Confidence: That feeling you get before fully understanding a situation (Anonymous)

  11. #11
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    To me HF seems to just be slapping a new name on the same old products. Seems like they use a new name until word gets around that it is the same old junk. Then they slap a different name on it for the next go round. Brands last a little under two years. They aslo switch plastic colors along with the labels.
    Bil lD.

  12. #12
    I don't personally believe HF's growth can be sustained and the bottom seems likely to fall out. Guess we'll see.

    Regarding the Bloomberg article...... sigh. Yup, the greedy ones are setting us up for the next recession or worse. I've done some homework. It looks to me like almost every big financial crisis the USA has experienced since the mid-1800s was caused by one or more peoples' attempt to make a ton of money - often on Wall Street but not always. For me, the non-stop greed has gotten very old. (But then, I think the Enron crowd should have gone to "real" prisons instead of country club jails.)

    Fred
    "All that is necessary for the triumph of evil is that good men do nothing."
    - Sir Edmund Burke

  13. #13
    I guess they will fold at some point. Everything does, but they have a long way to go. There are many things there that
    work just fine. I didn't hear anyone saying HF would make tool rental places go under,but it happened . While some of their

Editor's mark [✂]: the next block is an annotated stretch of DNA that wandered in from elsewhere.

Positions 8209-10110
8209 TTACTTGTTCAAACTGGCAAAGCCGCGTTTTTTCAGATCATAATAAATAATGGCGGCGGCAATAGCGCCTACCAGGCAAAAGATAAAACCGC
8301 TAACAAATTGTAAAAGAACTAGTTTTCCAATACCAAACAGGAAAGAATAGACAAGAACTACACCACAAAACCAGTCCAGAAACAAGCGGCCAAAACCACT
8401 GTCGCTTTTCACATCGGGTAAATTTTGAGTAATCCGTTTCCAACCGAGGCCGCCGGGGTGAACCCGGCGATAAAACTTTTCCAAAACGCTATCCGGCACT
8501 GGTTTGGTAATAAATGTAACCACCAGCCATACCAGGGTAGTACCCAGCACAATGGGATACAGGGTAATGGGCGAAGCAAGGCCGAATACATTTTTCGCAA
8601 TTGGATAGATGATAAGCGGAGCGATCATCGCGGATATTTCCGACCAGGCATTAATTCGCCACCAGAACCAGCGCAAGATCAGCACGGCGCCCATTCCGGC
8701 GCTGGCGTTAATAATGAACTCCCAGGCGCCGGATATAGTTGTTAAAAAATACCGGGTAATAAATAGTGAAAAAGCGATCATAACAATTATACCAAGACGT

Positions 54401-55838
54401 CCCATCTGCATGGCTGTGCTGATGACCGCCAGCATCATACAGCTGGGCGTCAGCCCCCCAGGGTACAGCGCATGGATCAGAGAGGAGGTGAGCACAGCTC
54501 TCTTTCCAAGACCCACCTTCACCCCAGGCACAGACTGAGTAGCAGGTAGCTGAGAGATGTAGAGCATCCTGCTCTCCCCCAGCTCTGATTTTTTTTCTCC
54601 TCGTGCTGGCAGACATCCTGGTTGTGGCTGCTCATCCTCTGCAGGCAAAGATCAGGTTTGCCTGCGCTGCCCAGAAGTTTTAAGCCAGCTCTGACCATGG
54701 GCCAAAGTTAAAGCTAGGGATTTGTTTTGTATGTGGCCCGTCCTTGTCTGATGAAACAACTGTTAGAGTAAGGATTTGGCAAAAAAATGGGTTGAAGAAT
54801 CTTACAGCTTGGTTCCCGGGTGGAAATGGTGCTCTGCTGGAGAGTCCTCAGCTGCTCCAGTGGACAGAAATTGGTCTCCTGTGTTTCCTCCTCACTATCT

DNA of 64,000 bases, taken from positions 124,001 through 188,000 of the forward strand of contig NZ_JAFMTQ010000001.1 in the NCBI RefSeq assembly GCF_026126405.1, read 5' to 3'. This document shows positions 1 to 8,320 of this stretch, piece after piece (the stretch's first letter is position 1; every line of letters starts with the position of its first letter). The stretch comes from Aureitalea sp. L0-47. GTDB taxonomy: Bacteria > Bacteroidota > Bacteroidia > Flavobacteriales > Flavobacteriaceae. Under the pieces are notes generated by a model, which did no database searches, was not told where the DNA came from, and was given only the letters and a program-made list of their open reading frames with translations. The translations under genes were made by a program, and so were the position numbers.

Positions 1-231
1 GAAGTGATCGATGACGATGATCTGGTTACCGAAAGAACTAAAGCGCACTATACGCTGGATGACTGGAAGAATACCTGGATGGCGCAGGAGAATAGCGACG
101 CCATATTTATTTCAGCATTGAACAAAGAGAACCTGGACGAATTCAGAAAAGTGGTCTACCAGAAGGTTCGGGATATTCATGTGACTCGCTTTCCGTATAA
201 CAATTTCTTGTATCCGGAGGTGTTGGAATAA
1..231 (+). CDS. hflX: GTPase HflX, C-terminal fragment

stuff isn't the best you do get all the pieces! That was not happening at the rental stores. HF has had good one family
    management and I'm guessing that many said they would fail. The prognosticators are taking another stab at it!

  14. #14
    A good percentage of the stuff I have is Harbor Freight and I've been pretty happy with them.

    But, my skills and needs are way below what many here have.

  15. #15
    When it comes to some tools, Harbor Freight simply can't be beat. Others, I would not buy on a bet. One thing overlooked by some in the financial business, is that a place like Harbor Freight depends on volume. Certain consumables sell constantly. I go to HF about 2x a month. Sometimes just to wander and see what is new. I am there enough to recognize some other customers. I see some buying hundreds of dollars worth of stuff every visit. I probably spend $400 to $500 a year there. Can't beat the goat skin gloves for $5.99 a pair. I go through five or six pair a year with farm work. sand paper, tools chip brushes, paint sprayers. ( I have to admit, I stopped trying to clean them, I just buy another $20 one when I have to paint again.) I go through several cut off wheels a year on my angle grinder. (That cheap $9 angle grinder has lasted me 15 years and countless hours of use. I keep expecting it to die and it keeps on surprising me. ) I have three tractors, a baler and a back hoe, each with their own set of tools. The more extensive set in the barn and another set in the truck, and one in the wood shop. I needed a giant allen wrench. Darn thing was $24.00 at sears. got a set of three allen sockets at HF for $17. I sometimes need a really big wrench or socket for the machinery. If it is a thing I need once, why buy Craftsman or Husky?